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Introduction
Basic Energy Concepts
Enzymes
Types of Catabolism
Fermentation
Feremented Foods
Respiration
Catabolism of Fats
Catabolism of Proteins
Amazing Respirations
Membranes and
Energy Generation

Anaerobic Respiration
Lithotrophs
Photosynthesis
Summary of Catabolism
Anabolism
Collecting Elements
Synthesizing Monomers
Carbon Assimilation
Nitrogen Assimulation
Other Assimilation
Formation of
Amino Acids

Lipid Synthesis
Nucleotide Synthesis
Making Polymers
Structural Assembly
Amphibolic Pathways


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Assembly of Stuctures

©2000 Timothy Paustian, University of Wisconsin-Madison

Often, once the polymers are formed they will correctly self assemble into the macromolecular structures. The information necessary for biopolymers to come together into the structures of the cells is encoded in their primary sequence. Here are a few examples

  • When double stranded DNA is boiled in water it, it will dissociate into two separate strands. If the solution is slowly cooled, the complementary strands will find each other and zip back together in the proper sequence.

  • Adding lipids to pure water will cause them to self assemble into a sphere composed of an inside and an outside with a lipid bilayer separating the two.

  • During the synthesis of proteins the growing amino acid chain will start to assemble into its correct structure.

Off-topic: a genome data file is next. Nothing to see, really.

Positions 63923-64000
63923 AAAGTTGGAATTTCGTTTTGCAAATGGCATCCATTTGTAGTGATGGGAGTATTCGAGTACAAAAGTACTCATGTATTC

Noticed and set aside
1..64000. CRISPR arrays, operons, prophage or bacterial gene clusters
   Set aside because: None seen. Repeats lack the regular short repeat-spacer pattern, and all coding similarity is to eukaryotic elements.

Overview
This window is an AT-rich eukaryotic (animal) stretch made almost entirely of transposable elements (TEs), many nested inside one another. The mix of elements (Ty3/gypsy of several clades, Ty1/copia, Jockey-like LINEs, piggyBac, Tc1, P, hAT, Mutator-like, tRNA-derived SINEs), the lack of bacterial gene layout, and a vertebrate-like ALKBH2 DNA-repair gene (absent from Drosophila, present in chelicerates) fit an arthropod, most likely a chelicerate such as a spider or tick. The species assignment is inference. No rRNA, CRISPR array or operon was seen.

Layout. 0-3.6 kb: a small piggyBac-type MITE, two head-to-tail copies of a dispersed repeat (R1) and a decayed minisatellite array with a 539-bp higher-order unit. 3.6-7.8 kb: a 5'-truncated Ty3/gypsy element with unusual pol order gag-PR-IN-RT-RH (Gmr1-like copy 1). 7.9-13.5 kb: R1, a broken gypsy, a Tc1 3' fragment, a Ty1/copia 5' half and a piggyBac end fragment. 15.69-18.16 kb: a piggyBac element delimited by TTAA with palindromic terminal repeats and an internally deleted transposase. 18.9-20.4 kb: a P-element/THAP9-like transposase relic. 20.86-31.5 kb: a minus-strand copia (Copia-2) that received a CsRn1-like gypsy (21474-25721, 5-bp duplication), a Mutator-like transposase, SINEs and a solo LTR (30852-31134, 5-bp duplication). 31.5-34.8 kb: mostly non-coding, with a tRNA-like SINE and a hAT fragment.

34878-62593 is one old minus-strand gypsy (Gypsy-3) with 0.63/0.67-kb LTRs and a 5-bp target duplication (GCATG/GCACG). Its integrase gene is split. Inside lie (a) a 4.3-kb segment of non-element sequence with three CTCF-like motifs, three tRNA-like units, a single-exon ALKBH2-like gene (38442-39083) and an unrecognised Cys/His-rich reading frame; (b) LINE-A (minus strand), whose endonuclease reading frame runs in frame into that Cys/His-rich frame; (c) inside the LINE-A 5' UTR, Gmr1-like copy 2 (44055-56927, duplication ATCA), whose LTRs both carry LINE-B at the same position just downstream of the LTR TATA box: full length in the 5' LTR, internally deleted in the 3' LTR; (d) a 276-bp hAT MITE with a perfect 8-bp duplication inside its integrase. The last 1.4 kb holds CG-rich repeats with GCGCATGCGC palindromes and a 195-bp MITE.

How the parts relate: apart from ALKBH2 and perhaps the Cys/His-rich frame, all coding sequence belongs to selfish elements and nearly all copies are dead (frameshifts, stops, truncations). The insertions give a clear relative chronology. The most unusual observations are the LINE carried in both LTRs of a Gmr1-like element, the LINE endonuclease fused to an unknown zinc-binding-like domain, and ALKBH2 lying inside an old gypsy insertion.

• The 52 proteins and 3 RNAs that make up the ribosome will self assemble into a functional ribosome in a test tube if they are added in the correct order.

The take home message is that many cell polymers know how to assemble into structures. From an evolutionary standpoint this makes sense. Primitive self replicating molecules probably organized themselves into structures using the simplest mechanism possible - self assembly. As more complex organisms evolved, this method continued to hold sway due to its elegance.

After saying all of this, I am now going to contradict myself. Recent work has shown there are proteins in high concentration that seem to assist many of these assembly processes, guiding the polymers down the correct path, destroying aberrant assemblies and increasing efficiency. As higher life forms (bacteria) evolved it became worthwhile to create proteins to increase the chances of getting successful macromolecules built. The term molecular chaperons has been coined to describe these molecules. It seems as if all living organisms contain proteins that carry out these guiding functions.

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